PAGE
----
Cyber-spacial Thomas asked me this cutting question about a year ago, when I'd already been reading Volume 1 of Henry James' Collected Stories for 6 months or so. Not surprisingly, the answer was a "yes" followed by my donning a hair shirt which I only managed to take off last Thursday night when I finally finished this book.
Taking a year and a half to read a book was not good for my soul. I like closure. I enjoy looking back, in my mind, on a completed book almost as much as I like reading it in the first place. I also am not good at reading multiple things by a single author in a short period of time; and because James' idea of "short" fiction meant something like "less than 300 pages" I feel as though I've read about a thousand Henry James novels since March 2008.
HOWEVER, I have to say that as the volume progressed my pleasure in it increased. James' writing was superb from, I suspect, the moment he first put pen to paper, which was likely when he was about 4 hours old; but it got exponentially better as time passed (this volume is organized chronologically) and there were countless moments at which I stopped to re-read and re-read just startlingly beautiful or perfectly observed (usually both) passages.
While I enjoyed everything in this volume (well, almost - I don't think I'll ever be reconciled to "Daisy Miller"), two stories in particular stuck out for me: "The Aspern Papers" and "The Chaperon". "The Aspern Papers" was, to me, quintessential James in its look at what social boundaries one may in good conscience (or at least good appearance, which too often amount to the same) cross in pursuing artistic goals; like so many of James' stories, this one exhibited all the quiet and civilized cruelties humans can enact upon one another while remaining beautifully picturesque.
"The Chaperon" began in a similarly harsh way but ended in a surprisingly positive manner; it didn't focus as entirely on the "brutality...bright and finished" (p.1030) as the majority of the tales in this volume did. But its happy ending was purchased at such an expense of cynicism, cruelty, and closed-mindedness that I can barely wrap my head around it; I do know that I think it was perfect and astounding and SO good that as I was reading it I was also considering launching directly into volume 2 of James' Collected Stories in the hopes of finding more like it!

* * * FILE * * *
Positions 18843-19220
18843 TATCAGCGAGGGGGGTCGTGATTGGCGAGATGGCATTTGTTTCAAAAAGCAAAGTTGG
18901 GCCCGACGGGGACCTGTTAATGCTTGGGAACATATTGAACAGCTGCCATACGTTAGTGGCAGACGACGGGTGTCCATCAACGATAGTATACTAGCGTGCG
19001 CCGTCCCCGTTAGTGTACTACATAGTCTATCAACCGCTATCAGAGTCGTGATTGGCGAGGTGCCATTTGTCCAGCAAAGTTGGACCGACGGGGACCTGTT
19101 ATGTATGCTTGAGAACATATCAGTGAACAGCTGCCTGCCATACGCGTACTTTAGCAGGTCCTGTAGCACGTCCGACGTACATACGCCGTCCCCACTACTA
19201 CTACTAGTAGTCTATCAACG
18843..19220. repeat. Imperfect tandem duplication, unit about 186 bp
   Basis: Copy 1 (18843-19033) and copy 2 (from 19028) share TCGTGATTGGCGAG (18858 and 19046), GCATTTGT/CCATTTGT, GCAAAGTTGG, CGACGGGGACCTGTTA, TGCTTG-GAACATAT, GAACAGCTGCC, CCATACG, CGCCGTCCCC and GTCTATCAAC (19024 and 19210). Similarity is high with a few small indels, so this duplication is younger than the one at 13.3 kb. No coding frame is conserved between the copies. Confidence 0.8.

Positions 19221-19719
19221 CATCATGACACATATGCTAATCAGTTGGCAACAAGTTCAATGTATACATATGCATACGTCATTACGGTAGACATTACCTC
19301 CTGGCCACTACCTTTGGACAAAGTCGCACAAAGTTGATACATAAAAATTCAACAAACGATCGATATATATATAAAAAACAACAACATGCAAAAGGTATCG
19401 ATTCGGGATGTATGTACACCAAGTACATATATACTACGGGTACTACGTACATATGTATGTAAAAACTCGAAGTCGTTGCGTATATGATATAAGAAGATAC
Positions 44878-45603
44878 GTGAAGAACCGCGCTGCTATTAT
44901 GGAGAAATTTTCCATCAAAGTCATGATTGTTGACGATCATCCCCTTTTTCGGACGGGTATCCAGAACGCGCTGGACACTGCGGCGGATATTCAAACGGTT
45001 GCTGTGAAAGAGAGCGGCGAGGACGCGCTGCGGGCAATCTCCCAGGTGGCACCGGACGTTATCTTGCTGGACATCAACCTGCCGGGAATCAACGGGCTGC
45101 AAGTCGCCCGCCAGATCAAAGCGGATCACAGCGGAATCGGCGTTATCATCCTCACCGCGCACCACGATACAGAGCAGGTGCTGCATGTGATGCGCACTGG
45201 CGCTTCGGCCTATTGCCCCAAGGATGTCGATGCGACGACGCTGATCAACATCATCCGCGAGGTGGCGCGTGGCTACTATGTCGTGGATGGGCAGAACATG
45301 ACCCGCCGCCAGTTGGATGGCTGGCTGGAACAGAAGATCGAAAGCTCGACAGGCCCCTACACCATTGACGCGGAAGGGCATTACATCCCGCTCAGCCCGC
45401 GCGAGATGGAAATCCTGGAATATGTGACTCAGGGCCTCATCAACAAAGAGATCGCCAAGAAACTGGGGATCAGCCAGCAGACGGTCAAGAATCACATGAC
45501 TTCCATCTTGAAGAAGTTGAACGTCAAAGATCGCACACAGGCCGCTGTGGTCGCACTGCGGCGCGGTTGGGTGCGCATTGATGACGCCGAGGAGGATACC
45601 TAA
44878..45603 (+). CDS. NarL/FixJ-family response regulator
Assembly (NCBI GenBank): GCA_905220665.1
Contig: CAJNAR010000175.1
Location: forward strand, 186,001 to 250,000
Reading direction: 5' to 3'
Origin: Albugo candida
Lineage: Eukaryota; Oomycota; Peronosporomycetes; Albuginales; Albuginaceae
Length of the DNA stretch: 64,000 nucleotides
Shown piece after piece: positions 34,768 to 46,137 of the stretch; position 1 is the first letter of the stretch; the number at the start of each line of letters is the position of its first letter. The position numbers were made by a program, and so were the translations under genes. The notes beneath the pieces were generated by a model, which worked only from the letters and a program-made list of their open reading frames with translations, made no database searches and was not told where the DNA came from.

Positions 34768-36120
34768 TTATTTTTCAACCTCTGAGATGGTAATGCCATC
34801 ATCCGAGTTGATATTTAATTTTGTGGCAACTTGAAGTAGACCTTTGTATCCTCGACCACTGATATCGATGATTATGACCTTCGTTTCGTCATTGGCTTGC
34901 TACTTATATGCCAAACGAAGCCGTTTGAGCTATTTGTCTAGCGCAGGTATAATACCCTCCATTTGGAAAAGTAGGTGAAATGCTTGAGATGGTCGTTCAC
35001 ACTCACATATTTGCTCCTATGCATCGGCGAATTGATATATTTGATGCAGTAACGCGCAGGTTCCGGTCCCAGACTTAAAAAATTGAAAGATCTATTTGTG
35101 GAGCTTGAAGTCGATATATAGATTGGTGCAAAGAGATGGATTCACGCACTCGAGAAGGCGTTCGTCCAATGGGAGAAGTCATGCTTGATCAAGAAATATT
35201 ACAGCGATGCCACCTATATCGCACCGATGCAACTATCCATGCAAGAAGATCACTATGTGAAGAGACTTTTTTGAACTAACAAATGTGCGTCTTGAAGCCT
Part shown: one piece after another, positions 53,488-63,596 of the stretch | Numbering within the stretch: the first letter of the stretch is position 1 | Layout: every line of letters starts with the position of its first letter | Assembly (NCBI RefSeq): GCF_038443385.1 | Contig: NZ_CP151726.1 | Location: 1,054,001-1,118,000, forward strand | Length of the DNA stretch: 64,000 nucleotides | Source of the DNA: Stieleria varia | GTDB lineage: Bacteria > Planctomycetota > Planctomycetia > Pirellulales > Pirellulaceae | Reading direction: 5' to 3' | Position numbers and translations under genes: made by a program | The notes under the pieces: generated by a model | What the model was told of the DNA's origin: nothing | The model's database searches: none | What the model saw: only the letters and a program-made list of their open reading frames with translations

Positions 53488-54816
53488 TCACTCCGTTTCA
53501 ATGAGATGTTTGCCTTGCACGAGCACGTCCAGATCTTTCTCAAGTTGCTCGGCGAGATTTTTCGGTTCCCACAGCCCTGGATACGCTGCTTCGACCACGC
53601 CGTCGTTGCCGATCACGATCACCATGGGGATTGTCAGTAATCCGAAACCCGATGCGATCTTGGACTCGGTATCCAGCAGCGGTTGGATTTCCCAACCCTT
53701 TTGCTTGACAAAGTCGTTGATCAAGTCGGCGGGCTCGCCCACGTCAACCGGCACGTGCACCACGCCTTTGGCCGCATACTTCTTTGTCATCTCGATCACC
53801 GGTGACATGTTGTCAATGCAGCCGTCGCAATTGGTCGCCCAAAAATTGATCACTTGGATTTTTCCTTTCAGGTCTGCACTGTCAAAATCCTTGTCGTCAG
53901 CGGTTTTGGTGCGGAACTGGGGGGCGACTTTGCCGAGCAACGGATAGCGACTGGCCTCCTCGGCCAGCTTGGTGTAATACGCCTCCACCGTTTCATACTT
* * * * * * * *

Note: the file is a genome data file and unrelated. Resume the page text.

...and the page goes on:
I will not do this, of course. For one thing, I clearly need to work on my neuroses concerning how long it takes me to finish any particular book; for another, there are some short stories by Gogol and essays by Montaigne and writing journals by Dostoevsky that have all been understandably reproaching me for my neglect of them. If I'm going to engage in more super-long, guilt-ridden collections soon, they'll have to be decidedly not Henry James-ish in nature.
But whatever my next massive "feel-bad even though the writing is amazing collection" is, I won't begin it very soon because I plan to enjoy, for as long as I can, the incredibly novel experience of having only one book on the go at a time.
Thomas emailed me a few days ago to congratulate me on having the James millstone removed from around my skinny neck and he included the following quotation from Henry James, Sr.; it's from a letter to his sons, William and Henry. Thomas forwarded this to prove to me that, contrary to my suspicions about James selling his soul at the crossroads for his writerly gift, it does seem to have been an example of quite enviable genetic lottery winning:
Every man who has reached even his intellectual teens begins to suspect that life is no farce, that it is not genteel comedy even, that it flowers and fructifies on the contrary out of the profoundest tragic depths of the essential dearth in which its subject's roots are plunged. The natural inheritance of everyone who is capable of spiritual life is an unsubdued forest where the wolf howls and the obscene bird of night chatters.